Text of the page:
Two Plays Tackle Complexities of LGBTQ People’s Lives and Relationships

Scene from “The Inheritance”

Two plays running in the U.S., Bare and The Inheritance, are bringing LGBTQ stories to the stage. The former, which most recently ran in Baltimore, is a rock musical with Off-Broadway origins about students at a co-ed Catholic boarding school wrestling with their sexuality and their faith. The latter is an epic, two-part play currently on Broadway which follows the unraveling relationship between two men, inspired by the E.M. Forster novel Howards End. 

Bare follows in the footsteps of daring coming-of-age musicals like Rent and Spring Awakening, two shows which also featured LGBTQ characters and relationships. Bare traces its earliest version back to 2000, when composer Damon Intrabartolo and writer Jon Hartmere debuted the show in Los Angeles as a pop-opera. It later moved to an Off-Broadway run. It was later re-worked as a rock musical and has been played all over the globe ever since.

The story mainly follows two boys, Peter and Jason, as they and their peers begin to explore their sexuality within the walls of a Catholic boarding school. Peter and Jason fear they will not be accepted by their peers, or by God, because of their feelings for each other. The show subsequently explores the complexity of the crossroads between sexuality, love, faith, and growing up. 

According to Broadway World, Bare is as important now as when it debuted. Artistic Director Sean Elias says LGBTQ people may be more visible today, but they do not necessarily have it easier:

“‘In a ‘post-equality America’, where marriage equality is the law of the land and where LGBTQ youth are more visible than ever, it’s easy to believe that we’re beyond the oppression and bigotry once thought to be prevalent against LGBTQ youth. Unfortunately, that’s simply not the reality. Hate crimes committed against LGBTQ people have seen the most drastic rise in years, and according to the Human Rights Campaign, 92% of LGBTQ youth say they are exposed to negative messaging about being LGBTQ in school.'”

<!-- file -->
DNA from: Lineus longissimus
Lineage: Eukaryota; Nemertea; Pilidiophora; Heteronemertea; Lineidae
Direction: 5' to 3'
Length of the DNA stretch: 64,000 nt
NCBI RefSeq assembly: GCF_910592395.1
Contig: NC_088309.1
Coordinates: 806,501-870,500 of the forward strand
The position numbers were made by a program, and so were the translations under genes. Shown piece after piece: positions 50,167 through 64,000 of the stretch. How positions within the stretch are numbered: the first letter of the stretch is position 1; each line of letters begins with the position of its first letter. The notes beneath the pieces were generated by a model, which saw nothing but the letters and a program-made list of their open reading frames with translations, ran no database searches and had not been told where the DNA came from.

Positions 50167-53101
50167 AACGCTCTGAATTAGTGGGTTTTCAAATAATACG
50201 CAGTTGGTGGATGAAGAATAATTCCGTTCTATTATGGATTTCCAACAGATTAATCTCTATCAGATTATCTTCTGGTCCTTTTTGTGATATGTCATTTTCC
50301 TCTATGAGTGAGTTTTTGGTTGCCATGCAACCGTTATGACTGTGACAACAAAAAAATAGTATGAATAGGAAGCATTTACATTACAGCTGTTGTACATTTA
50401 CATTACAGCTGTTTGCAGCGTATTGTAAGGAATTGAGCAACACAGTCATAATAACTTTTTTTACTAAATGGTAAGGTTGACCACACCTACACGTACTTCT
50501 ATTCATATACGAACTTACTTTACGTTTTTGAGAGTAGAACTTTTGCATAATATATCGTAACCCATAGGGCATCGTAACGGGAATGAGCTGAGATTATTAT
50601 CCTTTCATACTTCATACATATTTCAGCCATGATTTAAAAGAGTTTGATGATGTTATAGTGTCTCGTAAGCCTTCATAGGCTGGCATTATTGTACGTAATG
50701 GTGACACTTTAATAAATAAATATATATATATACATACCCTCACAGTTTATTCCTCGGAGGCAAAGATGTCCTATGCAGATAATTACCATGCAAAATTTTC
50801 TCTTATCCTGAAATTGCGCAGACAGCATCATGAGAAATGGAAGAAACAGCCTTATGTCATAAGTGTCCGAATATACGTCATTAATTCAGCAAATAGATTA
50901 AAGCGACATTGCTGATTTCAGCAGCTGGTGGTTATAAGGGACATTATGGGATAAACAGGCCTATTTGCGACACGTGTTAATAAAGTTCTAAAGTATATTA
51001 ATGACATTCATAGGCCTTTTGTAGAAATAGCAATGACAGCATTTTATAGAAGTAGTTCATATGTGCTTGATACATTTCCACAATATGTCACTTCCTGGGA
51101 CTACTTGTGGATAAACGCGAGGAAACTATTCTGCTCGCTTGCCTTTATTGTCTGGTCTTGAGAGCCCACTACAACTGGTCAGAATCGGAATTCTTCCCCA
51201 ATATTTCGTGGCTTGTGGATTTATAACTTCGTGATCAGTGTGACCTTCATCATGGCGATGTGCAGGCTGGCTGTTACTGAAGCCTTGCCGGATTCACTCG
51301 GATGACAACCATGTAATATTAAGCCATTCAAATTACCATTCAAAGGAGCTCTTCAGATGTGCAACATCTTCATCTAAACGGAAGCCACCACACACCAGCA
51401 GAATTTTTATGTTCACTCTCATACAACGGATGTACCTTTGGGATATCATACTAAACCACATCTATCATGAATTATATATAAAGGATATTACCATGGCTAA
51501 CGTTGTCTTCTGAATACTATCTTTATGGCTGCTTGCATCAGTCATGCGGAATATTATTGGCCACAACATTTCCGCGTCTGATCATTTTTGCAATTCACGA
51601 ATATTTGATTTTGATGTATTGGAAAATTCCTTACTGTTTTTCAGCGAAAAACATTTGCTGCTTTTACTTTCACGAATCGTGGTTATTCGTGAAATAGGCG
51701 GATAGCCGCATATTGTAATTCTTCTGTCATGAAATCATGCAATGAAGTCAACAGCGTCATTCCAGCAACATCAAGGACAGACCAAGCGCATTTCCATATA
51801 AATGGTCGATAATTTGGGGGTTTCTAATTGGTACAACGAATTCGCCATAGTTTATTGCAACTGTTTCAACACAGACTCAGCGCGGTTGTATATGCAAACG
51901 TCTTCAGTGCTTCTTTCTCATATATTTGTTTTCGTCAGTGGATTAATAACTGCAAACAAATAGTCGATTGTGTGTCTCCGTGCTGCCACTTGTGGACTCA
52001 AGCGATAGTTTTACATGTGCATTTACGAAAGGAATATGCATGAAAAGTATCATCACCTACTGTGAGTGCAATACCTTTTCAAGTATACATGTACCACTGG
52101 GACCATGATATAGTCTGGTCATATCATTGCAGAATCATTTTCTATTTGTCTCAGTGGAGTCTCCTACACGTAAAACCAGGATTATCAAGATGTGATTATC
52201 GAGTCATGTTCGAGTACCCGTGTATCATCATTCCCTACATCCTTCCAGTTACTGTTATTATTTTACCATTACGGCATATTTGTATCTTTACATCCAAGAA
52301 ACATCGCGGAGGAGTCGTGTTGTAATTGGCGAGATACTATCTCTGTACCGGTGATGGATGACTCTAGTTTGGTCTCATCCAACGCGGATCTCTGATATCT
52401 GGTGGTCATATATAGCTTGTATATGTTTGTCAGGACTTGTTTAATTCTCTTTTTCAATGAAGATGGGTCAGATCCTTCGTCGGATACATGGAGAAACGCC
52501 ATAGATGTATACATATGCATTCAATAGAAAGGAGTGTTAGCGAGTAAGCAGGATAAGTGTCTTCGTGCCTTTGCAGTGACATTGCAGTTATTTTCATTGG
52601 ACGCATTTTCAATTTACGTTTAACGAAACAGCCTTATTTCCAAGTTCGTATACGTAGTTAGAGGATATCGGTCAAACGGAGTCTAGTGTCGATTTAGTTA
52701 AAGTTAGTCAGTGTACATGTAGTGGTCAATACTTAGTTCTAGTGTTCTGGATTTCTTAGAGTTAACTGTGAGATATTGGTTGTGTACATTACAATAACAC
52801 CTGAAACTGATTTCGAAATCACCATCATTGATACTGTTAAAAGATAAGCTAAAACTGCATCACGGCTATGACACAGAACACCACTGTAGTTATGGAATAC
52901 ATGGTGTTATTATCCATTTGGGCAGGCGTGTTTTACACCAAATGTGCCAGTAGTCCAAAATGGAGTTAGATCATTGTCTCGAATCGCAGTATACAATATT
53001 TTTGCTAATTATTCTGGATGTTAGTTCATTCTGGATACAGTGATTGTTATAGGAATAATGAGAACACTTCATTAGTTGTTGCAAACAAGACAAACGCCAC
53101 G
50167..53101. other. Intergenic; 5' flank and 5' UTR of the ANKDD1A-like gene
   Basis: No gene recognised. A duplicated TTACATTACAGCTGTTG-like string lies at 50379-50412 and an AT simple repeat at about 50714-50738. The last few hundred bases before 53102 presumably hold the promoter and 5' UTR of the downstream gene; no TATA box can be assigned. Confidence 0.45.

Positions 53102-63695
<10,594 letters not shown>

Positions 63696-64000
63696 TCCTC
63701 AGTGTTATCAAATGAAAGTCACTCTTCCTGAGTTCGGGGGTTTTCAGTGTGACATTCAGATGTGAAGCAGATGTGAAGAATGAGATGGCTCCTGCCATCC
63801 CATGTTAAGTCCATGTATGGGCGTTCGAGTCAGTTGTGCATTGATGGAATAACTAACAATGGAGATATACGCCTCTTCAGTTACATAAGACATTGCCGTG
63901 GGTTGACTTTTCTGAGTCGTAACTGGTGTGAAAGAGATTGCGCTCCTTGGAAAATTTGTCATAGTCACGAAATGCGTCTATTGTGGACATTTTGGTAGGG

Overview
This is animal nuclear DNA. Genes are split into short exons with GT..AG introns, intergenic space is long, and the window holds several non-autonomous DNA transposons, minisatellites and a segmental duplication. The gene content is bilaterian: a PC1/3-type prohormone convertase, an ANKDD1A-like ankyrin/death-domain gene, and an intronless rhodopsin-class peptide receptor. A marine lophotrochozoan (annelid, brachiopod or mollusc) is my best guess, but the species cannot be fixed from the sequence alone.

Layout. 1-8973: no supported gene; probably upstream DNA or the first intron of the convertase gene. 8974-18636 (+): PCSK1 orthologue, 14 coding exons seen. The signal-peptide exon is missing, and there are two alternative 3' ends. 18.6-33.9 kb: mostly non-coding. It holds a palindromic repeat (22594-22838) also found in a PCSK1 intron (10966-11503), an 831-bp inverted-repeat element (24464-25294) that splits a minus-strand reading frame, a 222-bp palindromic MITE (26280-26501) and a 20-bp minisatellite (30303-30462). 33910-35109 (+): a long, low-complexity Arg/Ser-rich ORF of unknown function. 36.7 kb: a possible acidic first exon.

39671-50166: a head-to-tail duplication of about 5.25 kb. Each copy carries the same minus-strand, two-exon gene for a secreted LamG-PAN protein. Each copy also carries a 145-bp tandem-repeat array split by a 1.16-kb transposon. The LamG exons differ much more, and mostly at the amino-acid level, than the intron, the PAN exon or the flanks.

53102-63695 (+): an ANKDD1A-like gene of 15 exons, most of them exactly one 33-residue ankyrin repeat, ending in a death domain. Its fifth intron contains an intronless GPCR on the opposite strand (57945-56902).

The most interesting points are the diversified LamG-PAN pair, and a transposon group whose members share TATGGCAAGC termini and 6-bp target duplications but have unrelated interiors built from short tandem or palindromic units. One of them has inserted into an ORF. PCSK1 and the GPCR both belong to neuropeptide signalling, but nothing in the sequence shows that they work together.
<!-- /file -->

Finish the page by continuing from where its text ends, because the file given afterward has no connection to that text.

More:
The Inheritance also explores important issues LGBTQ people face, but not ones so concrete as civil rights or HIV/AIDS. Rob Weinert-Kendt writes in America that the issue The Inheritance tackles is as important to a gay audience as it is to a straight one: “the urgent question of whether we can learn to love one another in spite of the way we too often treat each other and relatedly, whether we can love ourselves.”

Written by Matthew Lopez, this sprawling, seven-hour, two-part play follows a couple, Eric and Toby, whose relationship begins to fray. There is infidelity, yes, but it is the symptom rather than the cause. As Weinert-Kendt writes: 

“What begins to tear them apart are outside sexual temptations, yes, but also a divergence in worldviews and ambitions: Eric is looking for a home, for roots, for meaning, while Toby is running from a squalid past toward an ostensibly glittering future.”

So while Toby gets involved with several younger men, Eric befriends Walter, a quiet middle-aged gay man who turned his and his parter’s home into a hospice during the height of the AIDS crisis. The interlinking relationships between gay men portrayed in the play elegiacally connect the contemporary struggle that Eric and Toby face with the long legacy of struggle LGBTQ people have faced.

While Bare recently finished its run in Baltimore, The Inheritance is currently running on Broadway in New York City. These important pieces of LGBTQ theater continue to tell the stories so often missed in American mainstream culture.

Melissa Feito, New Ways Ministry, January 10, 2020

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